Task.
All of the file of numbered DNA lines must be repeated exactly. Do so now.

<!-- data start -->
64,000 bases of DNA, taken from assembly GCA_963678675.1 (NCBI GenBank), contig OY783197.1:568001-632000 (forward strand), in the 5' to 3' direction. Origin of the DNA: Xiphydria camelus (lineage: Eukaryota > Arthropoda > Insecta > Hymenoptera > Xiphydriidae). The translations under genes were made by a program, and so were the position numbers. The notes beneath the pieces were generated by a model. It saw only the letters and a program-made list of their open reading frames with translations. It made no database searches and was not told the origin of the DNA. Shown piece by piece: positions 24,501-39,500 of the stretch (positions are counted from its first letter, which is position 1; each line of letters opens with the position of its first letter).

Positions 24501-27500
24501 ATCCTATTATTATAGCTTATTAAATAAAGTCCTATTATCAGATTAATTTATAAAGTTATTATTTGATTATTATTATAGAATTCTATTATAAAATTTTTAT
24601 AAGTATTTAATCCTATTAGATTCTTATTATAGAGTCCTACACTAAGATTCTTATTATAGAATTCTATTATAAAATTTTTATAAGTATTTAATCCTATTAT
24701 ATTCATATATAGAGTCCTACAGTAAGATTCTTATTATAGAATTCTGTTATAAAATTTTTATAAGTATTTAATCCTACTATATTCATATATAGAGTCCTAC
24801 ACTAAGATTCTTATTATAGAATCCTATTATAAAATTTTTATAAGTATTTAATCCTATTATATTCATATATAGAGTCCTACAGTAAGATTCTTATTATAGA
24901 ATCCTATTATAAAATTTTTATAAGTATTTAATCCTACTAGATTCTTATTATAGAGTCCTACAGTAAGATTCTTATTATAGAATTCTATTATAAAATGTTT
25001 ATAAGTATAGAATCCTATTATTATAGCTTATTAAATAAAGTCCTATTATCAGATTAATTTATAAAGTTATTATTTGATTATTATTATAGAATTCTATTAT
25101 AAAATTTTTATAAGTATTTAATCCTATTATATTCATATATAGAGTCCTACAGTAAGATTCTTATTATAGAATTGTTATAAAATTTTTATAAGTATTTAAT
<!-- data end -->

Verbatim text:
64,000 bases of DNA, taken from assembly GCA_963678675.1 (NCBI GenBank), contig OY783197.1:568001-632000 (forward strand), in the 5' to 3' direction. Origin of the DNA: Xiphydria camelus (lineage: Eukaryota > Arthropoda > Insecta > Hymenoptera > Xiphydriidae). The translations under genes were made by a program, and so were the position numbers. The notes beneath the pieces were generated by a model. It saw only the letters and a program-made list of their open reading frames with translations. It made no database searches and was not told the origin of the DNA. Shown piece by piece: positions 24,501-39,500 of the stretch (positions are counted from its first letter, which is position 1; each line of letters opens with the position of its first letter).

Positions 24501-27500
24501 ATCCTATTATTATAGCTTATTAAATAAAGTCCTATTATCAGATTAATTTATAAAGTTATTATTTGATTATTATTATAGAATTCTATTATAAAATTTTTAT
24601 AAGTATTTAATCCTATTAGATTCTTATTATAGAGTCCTACACTAAGATTCTTATTATAGAATTCTATTATAAAATTTTTATAAGTATTTAATCCTATTAT
24701 ATTCATATATAGAGTCCTACAGTAAGATTCTTATTATAGAATTCTGTTATAAAATTTTTATAAGTATTTAATCCTACTATATTCATATATAGAGTCCTAC
24801 ACTAAGATTCTTATTATAGAATCCTATTATAAAATTTTTATAAGTATTTAATCCTATTATATTCATATATAGAGTCCTACAGTAAGATTCTTATTATAGA
24901 ATCCTATTATAAAATTTTTATAAGTATTTAATCCTACTAGATTCTTATTATAGAGTCCTACAGTAAGATTCTTATTATAGAATTCTATTATAAAATGTTT
25001 ATAAGTATAGAATCCTATTATTATAGCTTATTAAATAAAGTCCTATTATCAGATTAATTTATAAAGTTATTATTTGATTATTATTATAGAATTCTATTAT
25101 AAAATTTTTATAAGTATTTAATCCTATTATATTCATATATAGAGTCCTACAGTAAGATTCTTATTATAGAATTGTTATAAAATTTTTATAAGTATTTAAT